Providence mayoral candidate Brett Smiley has agreed to pay a $4,500 fine to the state Ethics Commission for accepting campaign contributions from six donors over whom he had supervisory responsibility in his former role as state Administration director.

Smiley began fundraising last October for his latest campaign for mayor of Providence. That was a few months before leaving his job as head of the state Department of Administration.

Following reports by WPRI-TV, Smiley wound up returning six contributions from people with state contracts. The Ethics Commission found that Smiley in his previous role as state Administration head had supervisory responsibility over those contributors.

Smiley, who ran for mayor in 2014 before throwing his support to Jorge Elorza, defended his handling of his campaign.

“It is important that candidates for office, and all elected officials, hold themselves to the highest possible standards,” he said in a statement. “This is exactly why I sought an advisory opinion from the Ethics Commission before raising one dime for my campaign, and why I immediately returned the six contributions I received from people with state contracts as soon as I was made aware that the donors had business before the state,” Smiley said in a statement.

Smiley added: “I never knowingly solicited contributions from vendors, and as the Ethics Commission makes clear, I never discussed state contracts with any donor. I appreciate the thorough process conducted by the Ethics Commission and their help in putting this matter to rest so I can focus on our campaign to improve the quality-of-life for residents across our city.”

A rival Democratic candidate for mayor, Gonzalo Cuervo, offered this comment in a statement: [T]the RI State Ethics Commission made it clear - in a 28-page settlement attached to a $4,500 civil penalty - that Mr. Smiley, a lifelong fundraising expert, knowingly received campaign contributions from state vendors and their associates while in a position to exert influence over the very contracts that these vendors were receiving from the State of Rhode Island.”

Cuervo added: “I applaud the RI State Ethics Commission for following through on this matter and call upon Mr. Smiley to return all campaign contributions that he received from all vendors and their associates doing business with the State of Rhode Island, and lobbyists who lobbied the Department of Administration, while he served as the state’s Director of Administration - beyond those listed in the complaint.”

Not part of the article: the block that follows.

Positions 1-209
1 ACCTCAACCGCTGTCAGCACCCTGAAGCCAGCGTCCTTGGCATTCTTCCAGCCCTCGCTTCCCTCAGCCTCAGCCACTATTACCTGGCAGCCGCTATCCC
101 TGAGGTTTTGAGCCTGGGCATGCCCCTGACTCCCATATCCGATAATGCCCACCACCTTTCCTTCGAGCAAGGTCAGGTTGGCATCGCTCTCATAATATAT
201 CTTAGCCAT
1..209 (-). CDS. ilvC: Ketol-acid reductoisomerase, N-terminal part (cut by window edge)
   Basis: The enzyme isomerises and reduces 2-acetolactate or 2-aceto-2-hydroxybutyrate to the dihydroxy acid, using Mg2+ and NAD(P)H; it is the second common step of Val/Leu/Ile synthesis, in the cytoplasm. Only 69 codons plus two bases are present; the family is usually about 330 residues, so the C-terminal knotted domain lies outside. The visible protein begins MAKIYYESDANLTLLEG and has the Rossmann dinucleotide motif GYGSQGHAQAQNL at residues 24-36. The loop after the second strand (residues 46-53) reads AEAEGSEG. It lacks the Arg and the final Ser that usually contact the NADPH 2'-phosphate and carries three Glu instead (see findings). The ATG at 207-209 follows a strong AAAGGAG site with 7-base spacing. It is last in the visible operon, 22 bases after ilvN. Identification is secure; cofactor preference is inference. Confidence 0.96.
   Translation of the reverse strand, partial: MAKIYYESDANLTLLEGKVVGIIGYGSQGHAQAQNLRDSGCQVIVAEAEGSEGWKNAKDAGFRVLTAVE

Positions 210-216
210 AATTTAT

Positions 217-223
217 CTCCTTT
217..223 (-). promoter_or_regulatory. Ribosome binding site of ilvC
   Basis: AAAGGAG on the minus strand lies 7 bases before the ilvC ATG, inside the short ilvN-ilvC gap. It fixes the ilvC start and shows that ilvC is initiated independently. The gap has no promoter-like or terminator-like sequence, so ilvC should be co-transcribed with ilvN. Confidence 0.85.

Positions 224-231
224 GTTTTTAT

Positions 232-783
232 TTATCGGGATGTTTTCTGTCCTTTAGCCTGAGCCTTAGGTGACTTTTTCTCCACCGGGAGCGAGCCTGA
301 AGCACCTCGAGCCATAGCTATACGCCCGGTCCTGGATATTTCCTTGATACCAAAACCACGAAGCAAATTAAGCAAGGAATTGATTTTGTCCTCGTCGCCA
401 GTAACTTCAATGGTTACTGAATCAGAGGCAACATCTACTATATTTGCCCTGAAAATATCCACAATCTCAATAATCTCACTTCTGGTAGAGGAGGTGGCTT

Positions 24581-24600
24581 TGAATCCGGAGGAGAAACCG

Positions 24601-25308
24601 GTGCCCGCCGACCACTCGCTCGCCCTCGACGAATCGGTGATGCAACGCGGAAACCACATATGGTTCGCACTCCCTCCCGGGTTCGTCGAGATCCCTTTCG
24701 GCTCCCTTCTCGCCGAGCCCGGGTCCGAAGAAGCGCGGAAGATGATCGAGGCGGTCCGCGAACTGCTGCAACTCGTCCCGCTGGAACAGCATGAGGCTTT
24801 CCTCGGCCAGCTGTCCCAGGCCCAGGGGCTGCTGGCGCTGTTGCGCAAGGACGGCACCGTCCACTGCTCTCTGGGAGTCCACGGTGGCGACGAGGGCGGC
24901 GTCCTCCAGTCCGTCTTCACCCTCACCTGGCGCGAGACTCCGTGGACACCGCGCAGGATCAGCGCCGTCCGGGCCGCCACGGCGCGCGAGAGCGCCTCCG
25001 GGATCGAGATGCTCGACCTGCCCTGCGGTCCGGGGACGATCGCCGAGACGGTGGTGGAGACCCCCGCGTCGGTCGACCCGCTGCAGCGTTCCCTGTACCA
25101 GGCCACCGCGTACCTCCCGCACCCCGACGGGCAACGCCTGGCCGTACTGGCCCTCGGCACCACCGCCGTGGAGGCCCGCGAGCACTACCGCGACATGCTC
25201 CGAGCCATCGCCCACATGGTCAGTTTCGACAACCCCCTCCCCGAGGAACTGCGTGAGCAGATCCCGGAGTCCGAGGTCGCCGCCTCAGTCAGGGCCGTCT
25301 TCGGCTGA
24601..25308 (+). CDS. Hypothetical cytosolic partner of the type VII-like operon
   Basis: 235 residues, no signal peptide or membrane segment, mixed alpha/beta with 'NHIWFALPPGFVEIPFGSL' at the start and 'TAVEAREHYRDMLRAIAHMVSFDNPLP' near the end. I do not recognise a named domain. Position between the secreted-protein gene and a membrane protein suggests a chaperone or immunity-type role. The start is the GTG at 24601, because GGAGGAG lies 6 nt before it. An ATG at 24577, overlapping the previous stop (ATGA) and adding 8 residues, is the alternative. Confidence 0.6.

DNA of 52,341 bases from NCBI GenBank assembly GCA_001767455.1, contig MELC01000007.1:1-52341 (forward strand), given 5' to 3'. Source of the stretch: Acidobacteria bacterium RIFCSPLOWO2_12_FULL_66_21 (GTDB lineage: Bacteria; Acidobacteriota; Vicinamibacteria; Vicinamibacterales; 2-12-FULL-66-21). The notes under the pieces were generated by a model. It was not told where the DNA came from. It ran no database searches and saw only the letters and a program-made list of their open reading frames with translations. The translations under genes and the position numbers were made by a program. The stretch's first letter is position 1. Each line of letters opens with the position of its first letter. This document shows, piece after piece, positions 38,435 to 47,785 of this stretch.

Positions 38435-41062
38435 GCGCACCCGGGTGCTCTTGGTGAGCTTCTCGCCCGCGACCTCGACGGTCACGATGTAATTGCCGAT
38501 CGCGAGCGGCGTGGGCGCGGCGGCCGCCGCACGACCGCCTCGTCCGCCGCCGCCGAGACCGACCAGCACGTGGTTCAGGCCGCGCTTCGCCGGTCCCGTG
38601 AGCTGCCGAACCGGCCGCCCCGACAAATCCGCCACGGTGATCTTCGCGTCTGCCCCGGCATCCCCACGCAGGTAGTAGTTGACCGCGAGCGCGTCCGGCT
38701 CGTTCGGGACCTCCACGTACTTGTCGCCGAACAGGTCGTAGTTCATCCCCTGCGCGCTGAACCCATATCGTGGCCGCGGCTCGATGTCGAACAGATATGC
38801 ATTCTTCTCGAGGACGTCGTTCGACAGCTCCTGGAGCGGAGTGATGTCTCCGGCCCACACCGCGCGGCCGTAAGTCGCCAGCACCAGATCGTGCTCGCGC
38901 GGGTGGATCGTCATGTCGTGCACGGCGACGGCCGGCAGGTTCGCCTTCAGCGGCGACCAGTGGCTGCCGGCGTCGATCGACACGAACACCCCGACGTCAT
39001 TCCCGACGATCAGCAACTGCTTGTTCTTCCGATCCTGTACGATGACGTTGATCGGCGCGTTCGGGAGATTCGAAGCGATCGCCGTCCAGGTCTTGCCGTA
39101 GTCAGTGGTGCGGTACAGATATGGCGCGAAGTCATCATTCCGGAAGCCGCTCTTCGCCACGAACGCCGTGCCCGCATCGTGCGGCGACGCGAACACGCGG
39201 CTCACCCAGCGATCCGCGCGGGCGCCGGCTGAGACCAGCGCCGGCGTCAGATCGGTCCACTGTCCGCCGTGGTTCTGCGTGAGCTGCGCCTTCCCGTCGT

The other Democrats expected to run for mayor in 2022 include City Councilor Nirva LaFortune and Michael Solomon, a staffer for Mayor Jorge Elorza. Term limits prevent Elorza from seeking re-election and he announced last week he will not run for governor.

The Ethics Commission also voted Tuesday to approve an investigation of Tony Silva, the former chief of staff for Governor Dan McKee. Silva has denied doing any wrongdoing in connection with a land-use controversy in Cumberland.

State GOP Chairwoman Sue Cienki praised the two developments involving the Ethics Commission.

“We are pleased that the Ethics Commission decided today to fine Brett Smiley for his pay to play fundraising tactics and to investigate Tony Silva for hiding his financial interest in wetlands property. Slimy Smiley used his power over state vendors to fund his political ambitions. Sneaky Silva hid his financial interest in wetlands from the public while behind the scenes he pushed government officials to support his money-making scheme.”

Cienki added: “Both of these former chiefs of staff to a governor exemplify Rhode Island’s unethical insider political culture. While we are happy that the Ethics Commission is holding these men accountable for their unethical conduct, it is sad that former Governor Raimondo and current Governor McKee were so willing to entrust these men with power in the first place.”

Ian Donnis can be reached at idonnis@ripr.org. Follow him on Twitter @IanDon. Sign up here for his weekly RI politics and media newsletter.